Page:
Opioid use was associated with more difficulty falling asleep among adults with chronic pain, according to a recent study. However, this cross-sectional effect was only significant among those reporting lower pain intensity. Researchers speculate that this effect is masked among those with severe pain because the pain-related sleep debt they acquire throughout the night then facilitates sleep onset the next day. Participants (n=144; 95% female; mean age=51.6, SD=11.4) completed assessments of insomnia symptoms, pain, and use of sleep/pain medication. Multiple regression was used to determine if pain intensity moderates the association between opioid use (yes/no) and sleep onset latency (SOL), wake after sleep onset (WASO), sleep quality, or time in bed. They found:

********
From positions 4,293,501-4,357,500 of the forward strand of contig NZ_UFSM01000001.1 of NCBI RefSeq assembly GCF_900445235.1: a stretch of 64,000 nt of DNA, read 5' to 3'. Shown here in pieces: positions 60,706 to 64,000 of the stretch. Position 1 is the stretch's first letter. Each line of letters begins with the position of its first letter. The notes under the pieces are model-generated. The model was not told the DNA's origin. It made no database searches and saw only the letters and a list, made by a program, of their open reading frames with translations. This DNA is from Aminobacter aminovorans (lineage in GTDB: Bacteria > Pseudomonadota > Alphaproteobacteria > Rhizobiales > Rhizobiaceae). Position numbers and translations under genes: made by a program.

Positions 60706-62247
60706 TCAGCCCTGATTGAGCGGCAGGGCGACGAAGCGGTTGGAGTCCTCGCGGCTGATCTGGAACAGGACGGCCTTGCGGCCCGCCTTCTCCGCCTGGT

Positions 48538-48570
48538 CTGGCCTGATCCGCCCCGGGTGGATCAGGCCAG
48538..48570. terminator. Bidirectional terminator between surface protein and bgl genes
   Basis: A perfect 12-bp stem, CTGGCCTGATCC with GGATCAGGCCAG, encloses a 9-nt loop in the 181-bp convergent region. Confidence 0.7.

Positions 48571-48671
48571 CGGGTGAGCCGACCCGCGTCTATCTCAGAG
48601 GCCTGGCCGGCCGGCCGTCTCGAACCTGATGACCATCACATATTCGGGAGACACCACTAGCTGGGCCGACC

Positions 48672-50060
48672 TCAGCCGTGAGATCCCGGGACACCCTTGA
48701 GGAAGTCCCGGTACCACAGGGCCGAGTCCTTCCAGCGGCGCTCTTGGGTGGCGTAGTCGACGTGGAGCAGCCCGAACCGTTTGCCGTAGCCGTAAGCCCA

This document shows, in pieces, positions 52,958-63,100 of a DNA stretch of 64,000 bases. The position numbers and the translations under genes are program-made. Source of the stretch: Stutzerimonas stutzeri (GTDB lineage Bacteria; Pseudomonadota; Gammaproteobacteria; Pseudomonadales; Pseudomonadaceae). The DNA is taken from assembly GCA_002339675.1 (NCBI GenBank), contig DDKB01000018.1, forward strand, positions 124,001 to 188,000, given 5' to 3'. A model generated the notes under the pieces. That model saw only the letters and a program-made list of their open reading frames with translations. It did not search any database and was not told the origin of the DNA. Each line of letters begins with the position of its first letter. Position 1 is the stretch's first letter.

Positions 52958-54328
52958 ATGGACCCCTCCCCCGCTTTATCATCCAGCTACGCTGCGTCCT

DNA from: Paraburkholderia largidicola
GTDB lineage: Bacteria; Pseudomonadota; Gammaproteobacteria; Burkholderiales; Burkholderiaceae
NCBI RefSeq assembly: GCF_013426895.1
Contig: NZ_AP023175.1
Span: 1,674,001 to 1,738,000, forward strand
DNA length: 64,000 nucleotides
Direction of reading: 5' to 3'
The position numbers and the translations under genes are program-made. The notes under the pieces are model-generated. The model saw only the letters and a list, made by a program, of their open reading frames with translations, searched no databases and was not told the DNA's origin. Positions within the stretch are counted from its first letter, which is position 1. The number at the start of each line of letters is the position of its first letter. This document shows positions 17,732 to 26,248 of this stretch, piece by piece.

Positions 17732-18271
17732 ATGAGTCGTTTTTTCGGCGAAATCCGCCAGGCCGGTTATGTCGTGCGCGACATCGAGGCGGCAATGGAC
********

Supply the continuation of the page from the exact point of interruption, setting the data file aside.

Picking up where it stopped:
- Stronger pain intensity was associated with longer self-reported WASO and worse sleep quality, independent of opioid use.
- Conversely, opioid use was associated with longer time in bed, independent of pain intensity.
- Opioid use and pain intensity interacted in the prediction of SOL, such that opioid use (vs non-use) was associated with longer SOL in the context of mild but not moderate to severe pain intensity.
Miller MB, Chan WS, Curtis AF, et al. Pain intensity as a moderator of the association between opioid use and insomnia symptoms among adults with chronic pain. [Published online ahead of print September 5, 2018]. Sleep Med. doi:10.1016/j.sleep.2018.08.015.